Comments on Jeske and Krueger's "Housing and the Macroeconomy: The Role of Implicit Guarantees for Government Sponsored Enterprises"
Peterson, Brian, Federal Reserve Bank of Atlanta, Working Paper Series
Working Paper 2008-3
Abstract: This working paper comments on Karsten Jeske and Dirk Krueger's "Housing and the Macroeconomy: The Role of Implicit Guarantees for Government Sponsored Enterprises," delivered at the Fiscal Policy and Monetary/Fiscal Policy Interactions conference held on April 19-20, 2007.
Key words: housing, mortgage market, default risk
Jeske and Krueger attempt to quantify the effects of implicit guarantees from Fannie Mac and Freddie Mac on the macroeconomy. Modelling the guarantees is an incredibly daunting and complex task. Do the guarantees matter due to times of aggregate turmoil and/or do they have an effect due to the riskiness of individual mortgages? Perhaps the guarantee is simply a straight subsidy? The potential analysis is almost unlimited. I commend the authors for taking up such a task. They choose to focus on Fannie and Freddie providing an interest rate subsidy for mortgages. This comes from the fact that debt issued by Fannie Mac and Freddie Mac is 40 basis points lower than comparable debt. This lower rate can be interpreted as a consequence of Fannie and Freddie having an implicit guarantee from the federal government that lowers the risk premium they face.
Jeske and Krueger evaluate the effects of a 40 basis point subsidy on mortagages in a fully specified general equilibrium model of heterogeneous agents who face individual risk and a complex asset choice of bonds, mortgages and housing. An important aspect of their model is that mortgages are defaultable. However, they do not include any aggregate risk. They find that removing a 40 basis point subsidy to mortgages results in
* substantially smaller mortgages, with mortgages falling by 91% in the aggregate,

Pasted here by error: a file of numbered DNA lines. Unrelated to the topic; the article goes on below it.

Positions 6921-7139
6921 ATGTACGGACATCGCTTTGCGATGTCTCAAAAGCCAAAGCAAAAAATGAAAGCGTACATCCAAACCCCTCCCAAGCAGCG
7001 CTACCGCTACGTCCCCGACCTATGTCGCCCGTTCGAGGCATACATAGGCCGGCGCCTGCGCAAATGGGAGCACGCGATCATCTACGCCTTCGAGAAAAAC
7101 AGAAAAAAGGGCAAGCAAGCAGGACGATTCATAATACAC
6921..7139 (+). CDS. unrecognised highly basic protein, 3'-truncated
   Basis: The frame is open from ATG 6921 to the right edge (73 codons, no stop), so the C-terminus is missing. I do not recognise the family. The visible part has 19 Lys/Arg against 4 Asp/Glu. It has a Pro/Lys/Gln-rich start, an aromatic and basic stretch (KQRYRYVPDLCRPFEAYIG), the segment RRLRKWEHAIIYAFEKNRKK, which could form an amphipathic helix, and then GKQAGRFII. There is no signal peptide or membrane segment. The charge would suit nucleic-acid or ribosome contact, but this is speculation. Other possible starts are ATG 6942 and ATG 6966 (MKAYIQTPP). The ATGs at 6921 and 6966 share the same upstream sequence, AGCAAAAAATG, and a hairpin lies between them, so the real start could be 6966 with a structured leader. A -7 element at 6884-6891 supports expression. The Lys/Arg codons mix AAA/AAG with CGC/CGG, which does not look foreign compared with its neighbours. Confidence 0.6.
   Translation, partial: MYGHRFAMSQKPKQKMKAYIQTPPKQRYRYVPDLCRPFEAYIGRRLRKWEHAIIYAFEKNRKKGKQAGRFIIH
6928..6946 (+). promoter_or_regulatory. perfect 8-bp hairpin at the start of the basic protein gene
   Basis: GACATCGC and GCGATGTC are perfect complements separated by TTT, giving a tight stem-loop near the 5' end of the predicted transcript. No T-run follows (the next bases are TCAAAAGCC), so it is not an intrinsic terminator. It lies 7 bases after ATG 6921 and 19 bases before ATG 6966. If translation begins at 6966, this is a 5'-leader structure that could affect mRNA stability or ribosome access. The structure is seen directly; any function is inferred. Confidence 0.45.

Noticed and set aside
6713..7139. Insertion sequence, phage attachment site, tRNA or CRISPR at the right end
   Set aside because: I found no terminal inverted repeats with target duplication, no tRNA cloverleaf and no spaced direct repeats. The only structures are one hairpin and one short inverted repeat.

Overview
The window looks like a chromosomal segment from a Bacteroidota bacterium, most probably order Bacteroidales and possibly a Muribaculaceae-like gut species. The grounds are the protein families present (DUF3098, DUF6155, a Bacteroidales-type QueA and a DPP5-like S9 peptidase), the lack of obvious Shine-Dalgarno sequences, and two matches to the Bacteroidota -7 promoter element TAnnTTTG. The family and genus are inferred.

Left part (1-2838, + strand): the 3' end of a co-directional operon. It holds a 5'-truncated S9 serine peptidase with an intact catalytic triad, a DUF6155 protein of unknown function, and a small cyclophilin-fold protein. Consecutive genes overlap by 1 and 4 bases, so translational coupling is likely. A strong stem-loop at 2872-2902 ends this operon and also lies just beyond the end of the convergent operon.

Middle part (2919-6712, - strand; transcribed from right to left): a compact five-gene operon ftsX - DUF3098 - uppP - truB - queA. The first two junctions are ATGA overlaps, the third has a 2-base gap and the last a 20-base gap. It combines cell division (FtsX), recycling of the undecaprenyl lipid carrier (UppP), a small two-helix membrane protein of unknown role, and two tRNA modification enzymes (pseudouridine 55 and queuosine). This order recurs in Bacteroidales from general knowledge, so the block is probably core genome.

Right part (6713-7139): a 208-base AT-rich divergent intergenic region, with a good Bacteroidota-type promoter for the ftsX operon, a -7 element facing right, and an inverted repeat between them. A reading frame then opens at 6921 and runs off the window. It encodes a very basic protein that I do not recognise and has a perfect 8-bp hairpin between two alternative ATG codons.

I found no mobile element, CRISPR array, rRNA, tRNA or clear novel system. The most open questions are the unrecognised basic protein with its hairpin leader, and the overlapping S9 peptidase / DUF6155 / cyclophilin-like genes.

* a halving of default,
* a 0.72% decrease in the aggregate stock of housing
* and higher welfare.
In the rest of this discussion I will slowly build up the main features of the model, starting from a representative agent environment and ending with their environment, to illustrate the effects that a mortgage subsidy plays in the economy, with an emphasis on welfare.
1.1 Main Features
The main features of their model are: (a) Agents are heterogeneous due to idiosyncratic income shocks. (b) Agents derive utility from a consumption good and housing services. (c) Agents can hold two assets: a risk-free bond; and a combination of risky housing and a (continuum of) mortgages. (d) Owning and renting are disconnected. (e) There is a competitive banking sector that issues mortgages. (f) There is a construction sector, but it is normalized away. (g) Last, the government subsidizes mortgages, financed via a proportional earnings tax.
1.2 Representative Agent Model
To examine the consequences of a subsidy, let's first consider a representative agent model where safe housing is the only asset. The representative agent's problem is
[MATHEMATICAL EXPRESSION NOT REPRODUCIBLE IN ASCII]
c + [P.sub.l]h + g' = y + (1 - [delta]) g + [P.sub.l]g'
where V is the value function, y is income, c is consumption, h is housing rented, g is housing owned and [P.sub.l] is the rental price of housing. Note that I follow the timing in the paper that in the period that a house is purchased it can be rented out to receive [P.sub.l]g'. The price of a house has also been normalized to one as in the paper. The market clearing condition is
h = g'.
In such a representative agent model there are no inefficiencies so we get the efficient outcome. Therefore there is no role for a subsidy. However, to create a benchmark to examine the effects of a subsidy, modify the budget constraint by the introduction of a subsidy s financed by a tax [tau],
c + [P.sub.l]h + g' = y(1 - [tau]) + (1 - [delta])g + ([P.sub. …